Recent technological advances in antigen discovery, structural biology, genomics, immune monitoring and bioinformatics, has led to the establishment of the Human Vaccines Project (Project), a global public-private partnership with the goal of accelerating development of new and improved vaccines and immunotherapies for global infectious diseases and cancers by deciphering the human immunome and elucidating the rules of immunogenicity. Advances in the speed and accuracy of next-generation DNA sequencing technologies now allow exploration of the enormous diversity of variable genes encoding immune repertoires at unprecedented depth.
The human genome has been sequenced, but there is a special part of the genome in humans that is still not fully defined, which we have termed the HUMAN IMMUNOME, to designate the vast repertoire of expressed B and T cell receptors in humans. Unlike any other human genes, human antibody and T cell receptor genes (which encode the proteins of the adaptive immune response that recognize foreign invaders) are combinations of genes, and in addition the antibody variable genes are subject to high frequency of somatic mutation. The potential combinatorial diversity of immune genes (potential variable, N addition, diversity and joining gene [VH-N-DH-N-JH and VL-N-JL] combinations) is enormous, but many or even most of the combinations probably never exist as expressed proteins because they misfold (leading to elimination of those cells without surface receptors), fail to pair as a heavy/light chain combination, or they recognize our own tissues (they are autoreactive, and become eliminated or made anergic). Essentially, we do not yet know the “parts list” of the adaptive human immune system, with which we can design vaccines.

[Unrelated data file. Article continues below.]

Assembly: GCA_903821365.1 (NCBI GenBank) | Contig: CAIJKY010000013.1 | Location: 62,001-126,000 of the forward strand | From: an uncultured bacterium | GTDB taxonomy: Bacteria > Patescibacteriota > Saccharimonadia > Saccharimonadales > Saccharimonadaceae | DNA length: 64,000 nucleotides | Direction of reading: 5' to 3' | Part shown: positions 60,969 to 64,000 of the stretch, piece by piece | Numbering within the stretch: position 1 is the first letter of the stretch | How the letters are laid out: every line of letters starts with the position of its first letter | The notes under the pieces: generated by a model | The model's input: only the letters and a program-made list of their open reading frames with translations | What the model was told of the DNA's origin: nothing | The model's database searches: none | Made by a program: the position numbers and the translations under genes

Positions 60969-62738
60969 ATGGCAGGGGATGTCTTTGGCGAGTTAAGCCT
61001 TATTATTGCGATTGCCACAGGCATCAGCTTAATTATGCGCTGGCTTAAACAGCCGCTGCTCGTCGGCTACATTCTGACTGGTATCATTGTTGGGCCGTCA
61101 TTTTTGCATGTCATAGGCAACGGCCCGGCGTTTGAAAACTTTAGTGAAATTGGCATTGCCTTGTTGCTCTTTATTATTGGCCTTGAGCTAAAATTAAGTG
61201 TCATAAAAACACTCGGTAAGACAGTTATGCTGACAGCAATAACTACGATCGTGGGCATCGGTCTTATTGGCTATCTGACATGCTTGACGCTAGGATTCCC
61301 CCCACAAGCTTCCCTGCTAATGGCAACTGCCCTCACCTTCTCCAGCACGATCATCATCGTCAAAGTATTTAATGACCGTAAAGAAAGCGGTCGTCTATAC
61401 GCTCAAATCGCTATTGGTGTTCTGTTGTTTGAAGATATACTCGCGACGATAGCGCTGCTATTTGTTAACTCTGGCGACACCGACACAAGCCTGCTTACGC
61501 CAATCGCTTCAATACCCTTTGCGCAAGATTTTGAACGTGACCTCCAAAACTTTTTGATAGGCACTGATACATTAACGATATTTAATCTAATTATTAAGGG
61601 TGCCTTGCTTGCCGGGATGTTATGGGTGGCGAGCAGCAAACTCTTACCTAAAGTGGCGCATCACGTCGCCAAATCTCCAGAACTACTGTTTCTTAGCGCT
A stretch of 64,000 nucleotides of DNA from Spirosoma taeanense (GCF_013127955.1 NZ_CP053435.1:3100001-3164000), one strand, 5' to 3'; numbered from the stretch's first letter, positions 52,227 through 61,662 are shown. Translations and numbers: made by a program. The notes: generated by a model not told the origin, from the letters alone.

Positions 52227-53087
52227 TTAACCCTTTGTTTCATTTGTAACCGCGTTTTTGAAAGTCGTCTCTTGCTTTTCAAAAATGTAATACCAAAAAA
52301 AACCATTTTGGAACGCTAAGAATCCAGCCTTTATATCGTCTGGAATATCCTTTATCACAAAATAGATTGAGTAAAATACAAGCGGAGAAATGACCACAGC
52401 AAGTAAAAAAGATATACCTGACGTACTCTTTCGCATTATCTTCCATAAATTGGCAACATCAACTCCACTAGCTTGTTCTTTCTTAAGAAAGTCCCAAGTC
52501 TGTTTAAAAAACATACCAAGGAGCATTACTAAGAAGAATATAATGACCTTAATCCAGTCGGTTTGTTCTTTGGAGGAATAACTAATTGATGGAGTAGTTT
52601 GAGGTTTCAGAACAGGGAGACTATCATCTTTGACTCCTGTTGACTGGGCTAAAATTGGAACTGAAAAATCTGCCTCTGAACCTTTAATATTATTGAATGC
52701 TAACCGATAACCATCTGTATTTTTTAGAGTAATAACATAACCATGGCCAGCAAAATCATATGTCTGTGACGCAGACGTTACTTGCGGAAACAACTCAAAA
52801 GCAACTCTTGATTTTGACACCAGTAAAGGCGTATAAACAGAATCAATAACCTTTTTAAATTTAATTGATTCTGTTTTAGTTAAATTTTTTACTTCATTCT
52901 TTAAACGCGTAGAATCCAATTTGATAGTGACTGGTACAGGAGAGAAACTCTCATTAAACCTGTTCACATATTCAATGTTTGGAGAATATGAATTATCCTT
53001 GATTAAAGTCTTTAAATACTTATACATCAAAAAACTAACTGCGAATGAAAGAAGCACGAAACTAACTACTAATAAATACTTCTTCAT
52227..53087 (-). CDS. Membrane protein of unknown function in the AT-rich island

Current approaches to developing vaccines are empiric, since we don’t fully understand all of the structural components of the human adaptive immune system that function in molecular recognition of pathogens. In order to move forward to rational vaccine design, we need a complete database of all of the antibody and T cell sequences, and ultimately structures, which are made naturally in humans, across genders, ages, ethnicities and geography. With a complete HUMAN IMMUNOME deciphered, we could begin to use exciting new techniques for structure-based computational design of new antigens for difficult targets by considering the available immune molecules that can respond to such antigens.
Pre-pilot phase (2016)
Pilot phase I (2017)